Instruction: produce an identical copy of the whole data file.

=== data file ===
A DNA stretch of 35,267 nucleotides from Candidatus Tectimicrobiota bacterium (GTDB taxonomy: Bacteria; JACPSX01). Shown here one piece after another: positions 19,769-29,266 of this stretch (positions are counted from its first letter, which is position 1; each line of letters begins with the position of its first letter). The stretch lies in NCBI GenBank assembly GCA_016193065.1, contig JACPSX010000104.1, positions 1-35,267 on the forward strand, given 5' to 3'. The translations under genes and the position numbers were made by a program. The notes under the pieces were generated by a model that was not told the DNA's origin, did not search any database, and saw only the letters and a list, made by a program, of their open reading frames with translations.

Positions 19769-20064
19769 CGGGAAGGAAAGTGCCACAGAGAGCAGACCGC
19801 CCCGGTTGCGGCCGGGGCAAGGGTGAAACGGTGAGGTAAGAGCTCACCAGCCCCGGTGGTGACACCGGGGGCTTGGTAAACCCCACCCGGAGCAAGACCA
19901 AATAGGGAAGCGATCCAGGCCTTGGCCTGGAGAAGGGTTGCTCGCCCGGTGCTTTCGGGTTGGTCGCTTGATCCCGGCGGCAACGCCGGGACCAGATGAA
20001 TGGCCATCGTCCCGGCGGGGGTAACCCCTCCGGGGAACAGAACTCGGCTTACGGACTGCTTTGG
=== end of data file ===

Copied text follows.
A DNA stretch of 35,267 nucleotides from Candidatus Tectimicrobiota bacterium (GTDB taxonomy: Bacteria; JACPSX01). Shown here one piece after another: positions 19,769-29,266 of this stretch (positions are counted from its first letter, which is position 1; each line of letters begins with the position of its first letter). The stretch lies in NCBI GenBank assembly GCA_016193065.1, contig JACPSX010000104.1, positions 1-35,267 on the forward strand, given 5' to 3'. The translations under genes and the position numbers were made by a program. The notes under the pieces were generated by a model that was not told the DNA's origin, did not search any database, and saw only the letters and a list, made by a program, of their open reading frames with translations.

Positions 19769-20064
19769 CGGGAAGGAAAGTGCCACAGAGAGCAGACCGC
19801 CCCGGTTGCGGCCGGGGCAAGGGTGAAACGGTGAGGTAAGAGCTCACCAGCCCCGGTGGTGACACCGGGGGCTTGGTAAACCCCACCCGGAGCAAGACCA
19901 AATAGGGAAGCGATCCAGGCCTTGGCCTGGAGAAGGGTTGCTCGCCCGGTGCTTTCGGGTTGGTCGCTTGATCCCGGCGGCAACGCCGGGACCAGATGAA
20001 TGGCCATCGTCCCGGCGGGGGTAACCCCTCCGGGGAACAGAACTCGGCTTACGGACTGCTTTGG